Obamacare is in the news again, as usual, none of it is good news.
In California, officials are warning of the potential for fraud and identity theft due to a lack of screening for the army of workers the administration is hiring to get people signed up.
As California prepares to launch its health care exchange, consumer groups are worried the uninsured could fall victim to fraud, identity theft or other crimes at the hands of some of the very people who are supposed to help them enroll.
The exchange, known as Covered California, recently adopted rules for a network of more than 21,000 enrollment counselors who will provide consumers with in-person assistance as part of the federal Affordable Care Act. In some cases, they will have access to personal and financial information, from ID cards to medical histories.
But the state insurance commissioner and anti-fraud groups say the exchange is falling short in ensuring that the people hired as counselors are adequately screened and monitored.
Insurance Commissioner Dave Jones also said the exchange does not have a plan for investigating any complaints that might arise once the counselors start work. That means consumers who might fall prey to bogus health care products, identity theft and other abuses will have a hard time seeking justice if unscrupulous counselors get hold of their Social Security number, bank accounts, health records or other private information, he said.
“We can have a real disaster on our hands,” Jones, a Democrat, said in an interview. (Read More)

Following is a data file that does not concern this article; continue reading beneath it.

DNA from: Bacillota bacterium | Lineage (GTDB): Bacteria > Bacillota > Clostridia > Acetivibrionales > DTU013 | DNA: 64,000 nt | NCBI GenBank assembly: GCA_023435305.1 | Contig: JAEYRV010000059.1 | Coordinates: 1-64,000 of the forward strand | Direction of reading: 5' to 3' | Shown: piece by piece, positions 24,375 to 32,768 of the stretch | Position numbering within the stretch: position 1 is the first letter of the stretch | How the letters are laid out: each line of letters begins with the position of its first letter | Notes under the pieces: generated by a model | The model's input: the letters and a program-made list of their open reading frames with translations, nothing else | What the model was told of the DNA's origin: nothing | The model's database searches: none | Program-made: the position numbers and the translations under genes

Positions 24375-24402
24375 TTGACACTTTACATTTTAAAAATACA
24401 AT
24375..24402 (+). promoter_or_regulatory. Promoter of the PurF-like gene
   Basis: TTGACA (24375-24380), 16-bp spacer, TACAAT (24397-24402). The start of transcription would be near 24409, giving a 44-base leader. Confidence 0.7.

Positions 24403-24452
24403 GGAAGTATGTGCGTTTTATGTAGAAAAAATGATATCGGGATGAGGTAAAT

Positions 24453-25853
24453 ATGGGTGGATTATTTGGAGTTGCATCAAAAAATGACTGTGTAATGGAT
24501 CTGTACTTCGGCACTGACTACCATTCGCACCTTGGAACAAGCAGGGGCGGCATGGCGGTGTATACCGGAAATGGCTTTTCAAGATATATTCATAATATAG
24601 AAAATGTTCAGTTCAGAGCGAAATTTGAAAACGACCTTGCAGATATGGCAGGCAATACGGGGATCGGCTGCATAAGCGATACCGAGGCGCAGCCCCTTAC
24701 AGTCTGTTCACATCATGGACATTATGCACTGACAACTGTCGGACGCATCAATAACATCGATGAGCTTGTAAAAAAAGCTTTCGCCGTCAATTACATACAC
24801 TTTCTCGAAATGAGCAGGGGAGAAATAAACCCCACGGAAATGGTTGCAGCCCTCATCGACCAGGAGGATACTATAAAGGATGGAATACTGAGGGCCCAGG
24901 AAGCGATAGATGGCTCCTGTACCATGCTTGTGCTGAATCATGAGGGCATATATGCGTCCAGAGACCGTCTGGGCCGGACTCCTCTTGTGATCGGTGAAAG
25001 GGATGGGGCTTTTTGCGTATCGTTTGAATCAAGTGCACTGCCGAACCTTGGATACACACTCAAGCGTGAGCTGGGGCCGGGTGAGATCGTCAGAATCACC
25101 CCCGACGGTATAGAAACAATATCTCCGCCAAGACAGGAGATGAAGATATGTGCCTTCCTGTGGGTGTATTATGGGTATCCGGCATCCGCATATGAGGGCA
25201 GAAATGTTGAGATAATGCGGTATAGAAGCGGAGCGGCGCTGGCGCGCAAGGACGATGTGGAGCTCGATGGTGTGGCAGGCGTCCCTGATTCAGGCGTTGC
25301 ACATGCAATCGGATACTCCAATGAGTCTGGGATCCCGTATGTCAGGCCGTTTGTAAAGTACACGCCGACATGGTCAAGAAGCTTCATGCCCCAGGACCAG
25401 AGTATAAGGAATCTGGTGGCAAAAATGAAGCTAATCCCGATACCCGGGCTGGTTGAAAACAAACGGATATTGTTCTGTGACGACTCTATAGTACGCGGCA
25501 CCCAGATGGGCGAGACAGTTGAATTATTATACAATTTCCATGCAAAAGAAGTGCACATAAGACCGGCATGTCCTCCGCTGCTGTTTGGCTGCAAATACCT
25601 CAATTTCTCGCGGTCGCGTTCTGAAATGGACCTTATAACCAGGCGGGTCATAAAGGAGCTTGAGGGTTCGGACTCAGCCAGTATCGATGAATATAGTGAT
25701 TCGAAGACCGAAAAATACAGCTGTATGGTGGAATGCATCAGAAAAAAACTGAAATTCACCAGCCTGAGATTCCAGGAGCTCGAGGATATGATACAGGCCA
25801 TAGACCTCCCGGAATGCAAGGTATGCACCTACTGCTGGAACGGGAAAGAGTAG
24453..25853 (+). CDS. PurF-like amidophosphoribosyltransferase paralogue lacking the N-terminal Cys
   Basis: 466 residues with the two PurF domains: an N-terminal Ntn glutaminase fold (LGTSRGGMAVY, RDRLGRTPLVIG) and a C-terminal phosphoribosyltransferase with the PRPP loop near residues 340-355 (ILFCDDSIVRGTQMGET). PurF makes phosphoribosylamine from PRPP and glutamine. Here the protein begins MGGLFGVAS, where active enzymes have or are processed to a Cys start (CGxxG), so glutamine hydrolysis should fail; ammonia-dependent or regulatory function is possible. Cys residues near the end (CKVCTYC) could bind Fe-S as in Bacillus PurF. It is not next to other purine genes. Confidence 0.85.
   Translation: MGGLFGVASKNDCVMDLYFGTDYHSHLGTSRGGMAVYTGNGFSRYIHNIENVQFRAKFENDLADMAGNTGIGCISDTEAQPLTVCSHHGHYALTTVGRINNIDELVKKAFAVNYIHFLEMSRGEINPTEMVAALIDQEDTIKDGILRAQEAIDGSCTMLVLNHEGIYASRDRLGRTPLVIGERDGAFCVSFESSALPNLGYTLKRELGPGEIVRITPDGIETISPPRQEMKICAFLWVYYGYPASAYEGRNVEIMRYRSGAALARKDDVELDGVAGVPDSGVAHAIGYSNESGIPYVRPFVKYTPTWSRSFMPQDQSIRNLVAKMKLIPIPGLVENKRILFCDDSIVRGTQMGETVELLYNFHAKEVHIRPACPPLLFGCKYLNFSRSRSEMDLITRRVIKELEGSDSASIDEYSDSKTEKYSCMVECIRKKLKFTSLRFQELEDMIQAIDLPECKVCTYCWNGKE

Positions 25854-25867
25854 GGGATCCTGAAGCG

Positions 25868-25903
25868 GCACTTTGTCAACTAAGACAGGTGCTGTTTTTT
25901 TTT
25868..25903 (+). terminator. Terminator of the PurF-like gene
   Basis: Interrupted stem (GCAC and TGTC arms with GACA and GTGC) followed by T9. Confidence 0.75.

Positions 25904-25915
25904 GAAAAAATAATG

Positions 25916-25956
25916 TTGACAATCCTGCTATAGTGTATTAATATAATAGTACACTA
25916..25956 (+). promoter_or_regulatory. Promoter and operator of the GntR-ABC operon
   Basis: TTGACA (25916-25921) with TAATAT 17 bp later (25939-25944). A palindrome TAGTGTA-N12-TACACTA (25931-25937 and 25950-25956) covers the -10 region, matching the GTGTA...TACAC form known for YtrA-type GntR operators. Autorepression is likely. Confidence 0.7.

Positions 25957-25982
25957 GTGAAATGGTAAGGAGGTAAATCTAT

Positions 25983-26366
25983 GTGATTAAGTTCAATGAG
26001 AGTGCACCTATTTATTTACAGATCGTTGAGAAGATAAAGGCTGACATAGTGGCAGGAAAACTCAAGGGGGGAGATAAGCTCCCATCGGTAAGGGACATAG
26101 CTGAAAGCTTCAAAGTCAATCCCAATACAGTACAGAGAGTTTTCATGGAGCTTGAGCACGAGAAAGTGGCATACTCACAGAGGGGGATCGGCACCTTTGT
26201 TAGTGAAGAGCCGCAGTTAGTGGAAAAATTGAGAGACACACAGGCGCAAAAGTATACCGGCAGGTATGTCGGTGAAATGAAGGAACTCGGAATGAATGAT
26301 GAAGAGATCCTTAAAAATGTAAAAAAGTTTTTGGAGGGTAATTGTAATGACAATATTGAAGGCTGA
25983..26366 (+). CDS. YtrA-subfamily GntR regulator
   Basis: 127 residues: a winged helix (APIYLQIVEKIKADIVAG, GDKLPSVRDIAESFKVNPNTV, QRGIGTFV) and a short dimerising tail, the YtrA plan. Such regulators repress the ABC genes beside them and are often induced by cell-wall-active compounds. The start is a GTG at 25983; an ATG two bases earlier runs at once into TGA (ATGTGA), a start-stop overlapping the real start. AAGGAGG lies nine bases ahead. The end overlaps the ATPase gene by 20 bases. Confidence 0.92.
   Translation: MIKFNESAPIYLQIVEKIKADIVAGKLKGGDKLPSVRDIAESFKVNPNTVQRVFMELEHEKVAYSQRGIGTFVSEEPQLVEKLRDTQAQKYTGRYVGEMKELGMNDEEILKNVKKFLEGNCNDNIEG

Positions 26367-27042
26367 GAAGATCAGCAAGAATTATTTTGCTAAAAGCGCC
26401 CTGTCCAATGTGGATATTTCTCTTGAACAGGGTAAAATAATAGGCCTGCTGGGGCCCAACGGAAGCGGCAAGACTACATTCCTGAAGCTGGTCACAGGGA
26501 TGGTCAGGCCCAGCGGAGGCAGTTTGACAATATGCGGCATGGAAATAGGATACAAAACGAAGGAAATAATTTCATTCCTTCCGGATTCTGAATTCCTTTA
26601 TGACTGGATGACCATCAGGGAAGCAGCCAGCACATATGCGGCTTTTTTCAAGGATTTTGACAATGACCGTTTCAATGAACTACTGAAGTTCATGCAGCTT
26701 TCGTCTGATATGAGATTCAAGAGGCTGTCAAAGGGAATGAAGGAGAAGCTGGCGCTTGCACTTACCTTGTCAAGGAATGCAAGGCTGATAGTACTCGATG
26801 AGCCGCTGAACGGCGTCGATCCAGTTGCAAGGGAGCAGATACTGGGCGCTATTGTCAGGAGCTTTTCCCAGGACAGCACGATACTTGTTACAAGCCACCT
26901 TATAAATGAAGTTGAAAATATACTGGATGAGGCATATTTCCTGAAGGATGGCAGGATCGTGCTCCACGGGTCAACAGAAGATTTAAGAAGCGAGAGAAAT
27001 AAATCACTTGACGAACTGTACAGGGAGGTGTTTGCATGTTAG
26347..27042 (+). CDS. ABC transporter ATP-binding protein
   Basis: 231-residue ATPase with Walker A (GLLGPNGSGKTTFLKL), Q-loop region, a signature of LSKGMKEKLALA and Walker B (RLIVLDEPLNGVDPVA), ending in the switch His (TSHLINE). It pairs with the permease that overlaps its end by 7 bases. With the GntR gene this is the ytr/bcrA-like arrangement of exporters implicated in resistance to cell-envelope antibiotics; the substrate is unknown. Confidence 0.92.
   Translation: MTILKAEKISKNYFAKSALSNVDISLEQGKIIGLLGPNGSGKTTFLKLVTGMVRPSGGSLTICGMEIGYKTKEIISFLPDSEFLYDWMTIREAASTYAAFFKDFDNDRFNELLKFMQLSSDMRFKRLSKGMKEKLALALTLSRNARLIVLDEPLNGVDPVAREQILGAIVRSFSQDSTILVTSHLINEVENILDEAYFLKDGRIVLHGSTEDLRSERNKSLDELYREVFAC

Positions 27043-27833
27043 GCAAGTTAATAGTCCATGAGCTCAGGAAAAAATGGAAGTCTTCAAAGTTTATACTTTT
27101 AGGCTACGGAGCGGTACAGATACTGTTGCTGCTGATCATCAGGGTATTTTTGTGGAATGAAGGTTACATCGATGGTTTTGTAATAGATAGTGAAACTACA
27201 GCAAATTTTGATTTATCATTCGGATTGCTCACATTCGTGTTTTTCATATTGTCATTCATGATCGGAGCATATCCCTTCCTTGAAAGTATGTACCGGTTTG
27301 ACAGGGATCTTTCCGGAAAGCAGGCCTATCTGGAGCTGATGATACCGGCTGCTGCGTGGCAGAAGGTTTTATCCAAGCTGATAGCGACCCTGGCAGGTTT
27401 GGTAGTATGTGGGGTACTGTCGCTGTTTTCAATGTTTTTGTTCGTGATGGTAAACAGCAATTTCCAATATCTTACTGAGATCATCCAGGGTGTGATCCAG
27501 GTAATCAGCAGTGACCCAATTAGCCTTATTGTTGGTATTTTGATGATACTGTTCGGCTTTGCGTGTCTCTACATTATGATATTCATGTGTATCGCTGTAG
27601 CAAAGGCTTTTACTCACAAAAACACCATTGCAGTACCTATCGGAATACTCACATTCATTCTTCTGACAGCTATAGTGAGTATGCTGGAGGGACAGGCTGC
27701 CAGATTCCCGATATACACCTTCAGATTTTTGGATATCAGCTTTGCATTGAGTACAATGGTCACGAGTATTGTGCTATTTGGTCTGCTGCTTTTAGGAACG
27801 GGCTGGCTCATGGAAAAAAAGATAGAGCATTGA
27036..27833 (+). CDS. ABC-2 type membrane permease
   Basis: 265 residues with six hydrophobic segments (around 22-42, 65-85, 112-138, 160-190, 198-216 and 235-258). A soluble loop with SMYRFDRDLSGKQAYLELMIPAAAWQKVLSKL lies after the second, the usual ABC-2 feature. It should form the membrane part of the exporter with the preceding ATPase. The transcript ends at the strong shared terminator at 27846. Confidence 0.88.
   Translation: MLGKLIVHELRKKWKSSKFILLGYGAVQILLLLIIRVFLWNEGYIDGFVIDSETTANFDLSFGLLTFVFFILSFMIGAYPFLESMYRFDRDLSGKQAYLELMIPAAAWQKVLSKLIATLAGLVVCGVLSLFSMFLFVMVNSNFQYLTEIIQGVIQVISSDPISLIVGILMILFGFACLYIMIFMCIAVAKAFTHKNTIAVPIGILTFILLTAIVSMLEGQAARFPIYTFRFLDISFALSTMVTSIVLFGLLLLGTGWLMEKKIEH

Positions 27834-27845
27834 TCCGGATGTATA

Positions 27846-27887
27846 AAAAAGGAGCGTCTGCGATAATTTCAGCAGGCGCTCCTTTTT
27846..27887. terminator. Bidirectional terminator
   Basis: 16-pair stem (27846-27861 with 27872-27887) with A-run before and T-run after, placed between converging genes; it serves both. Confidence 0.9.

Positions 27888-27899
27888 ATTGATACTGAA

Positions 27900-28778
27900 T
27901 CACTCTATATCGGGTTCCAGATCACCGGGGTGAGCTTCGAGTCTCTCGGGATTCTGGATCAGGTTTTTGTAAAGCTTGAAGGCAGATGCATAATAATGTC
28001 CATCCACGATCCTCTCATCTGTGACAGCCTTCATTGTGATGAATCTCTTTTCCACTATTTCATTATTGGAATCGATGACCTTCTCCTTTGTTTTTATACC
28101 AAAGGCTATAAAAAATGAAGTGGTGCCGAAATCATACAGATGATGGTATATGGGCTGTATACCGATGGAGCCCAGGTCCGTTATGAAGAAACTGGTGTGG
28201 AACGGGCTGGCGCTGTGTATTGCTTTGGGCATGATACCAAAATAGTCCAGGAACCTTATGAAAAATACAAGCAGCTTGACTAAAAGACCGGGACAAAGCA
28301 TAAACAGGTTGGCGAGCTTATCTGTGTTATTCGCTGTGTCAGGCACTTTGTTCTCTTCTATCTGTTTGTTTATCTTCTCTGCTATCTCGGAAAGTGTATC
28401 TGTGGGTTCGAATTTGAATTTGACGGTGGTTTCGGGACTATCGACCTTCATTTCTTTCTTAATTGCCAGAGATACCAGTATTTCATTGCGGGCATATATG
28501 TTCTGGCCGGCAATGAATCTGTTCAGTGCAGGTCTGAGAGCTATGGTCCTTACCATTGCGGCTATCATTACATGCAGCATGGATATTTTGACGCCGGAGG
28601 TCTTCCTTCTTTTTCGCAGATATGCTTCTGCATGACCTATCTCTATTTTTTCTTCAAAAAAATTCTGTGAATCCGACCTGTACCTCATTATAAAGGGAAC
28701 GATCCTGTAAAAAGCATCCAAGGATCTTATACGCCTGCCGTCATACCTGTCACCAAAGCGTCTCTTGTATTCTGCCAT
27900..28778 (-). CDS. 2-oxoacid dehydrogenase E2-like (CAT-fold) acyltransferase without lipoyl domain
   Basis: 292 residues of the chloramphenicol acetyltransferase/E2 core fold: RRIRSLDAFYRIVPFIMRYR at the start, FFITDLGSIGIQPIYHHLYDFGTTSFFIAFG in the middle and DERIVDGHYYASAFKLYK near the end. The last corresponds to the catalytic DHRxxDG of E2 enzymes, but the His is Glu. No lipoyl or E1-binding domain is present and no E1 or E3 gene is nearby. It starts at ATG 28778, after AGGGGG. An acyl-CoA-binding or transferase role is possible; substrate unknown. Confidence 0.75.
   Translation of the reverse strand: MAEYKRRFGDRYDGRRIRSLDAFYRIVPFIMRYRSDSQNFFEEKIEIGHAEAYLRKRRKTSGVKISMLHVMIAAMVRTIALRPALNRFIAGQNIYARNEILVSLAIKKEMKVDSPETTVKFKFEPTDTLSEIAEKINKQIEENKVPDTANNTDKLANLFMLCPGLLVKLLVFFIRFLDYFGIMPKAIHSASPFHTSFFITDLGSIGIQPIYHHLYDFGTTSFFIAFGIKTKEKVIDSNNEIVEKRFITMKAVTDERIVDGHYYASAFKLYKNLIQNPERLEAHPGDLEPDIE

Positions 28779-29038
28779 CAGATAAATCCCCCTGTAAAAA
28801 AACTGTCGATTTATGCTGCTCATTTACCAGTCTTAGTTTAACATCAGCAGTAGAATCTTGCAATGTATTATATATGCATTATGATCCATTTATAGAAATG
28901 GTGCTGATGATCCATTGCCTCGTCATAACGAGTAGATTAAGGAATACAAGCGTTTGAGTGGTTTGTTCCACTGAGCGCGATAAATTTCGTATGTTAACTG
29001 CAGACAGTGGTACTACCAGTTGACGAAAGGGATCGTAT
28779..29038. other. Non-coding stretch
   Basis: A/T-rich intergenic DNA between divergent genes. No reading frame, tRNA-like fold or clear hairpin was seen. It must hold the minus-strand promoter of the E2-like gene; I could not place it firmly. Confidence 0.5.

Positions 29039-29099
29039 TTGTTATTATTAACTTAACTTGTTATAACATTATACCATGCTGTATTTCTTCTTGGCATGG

In other news, a former British NHS official is warning Americans about the disastrous consequences of this law if it isn’t repealed.
Keith Farrington says he spent 15 years working as an assistant director of finance for the South East Thames Regional Health Authority, part of the National Health Service. He has strong warnings for the U.S. about ObamaCare.
“The main problem is that the NHS is seen as free on delivery to everybody,” Farrington said. “It is not free. The clinicians have not been trained to think about finance and budgetary control as important. …
Keith Farrington has a “you’ll be sorry” attitude toward America concerning its version of an NHS. He is shocked that we would scuttle one of the best health systems in the world — even with its imperfections, which can be fixed — for one in which government controls a key part, which he predicts will produce results similar to the UK.
Read the whole thing, as there are a number of real-life examples of the deadly failings government controlled health care.
Could the problem be that the progressives who pass these laws are anything but progressive, as in forward-thinking? If anything, Obamacare is regressive, taking us back to the 19th Century.
Simply put, the digitization of social interaction, economic transaction, the political process and everything in between is decentralizing the world, moving it in the opposite direction of the massive centralization of Obamacare. But nobody needs a federal bureaucrat to tell him what health insurance to buy when anybody with an Internet connection can simultaneously solicit bids from thousands of competing providers, pay the winner via electronic fund transfers, manage the claims process with a laptop, consult with physicians and other medical specialists via email, and even be operated on remotely by surgeons on the other side of the globe. Rather than imposing a top-down, command-economy, welfare-state health care model with roots in Otto von Bismarck‘s Germany of 1881, a 21st-century government would ask what is needed to apply to health care to access the Internet’s boundless capacity to empower individual choice. (Read More)
But on the bright side, at lease Obama’s decision to delay the employer mandate will give individuals standing to sue. I guess that’s good news, unless you happen to like this destructive law that even the unions are now fighting.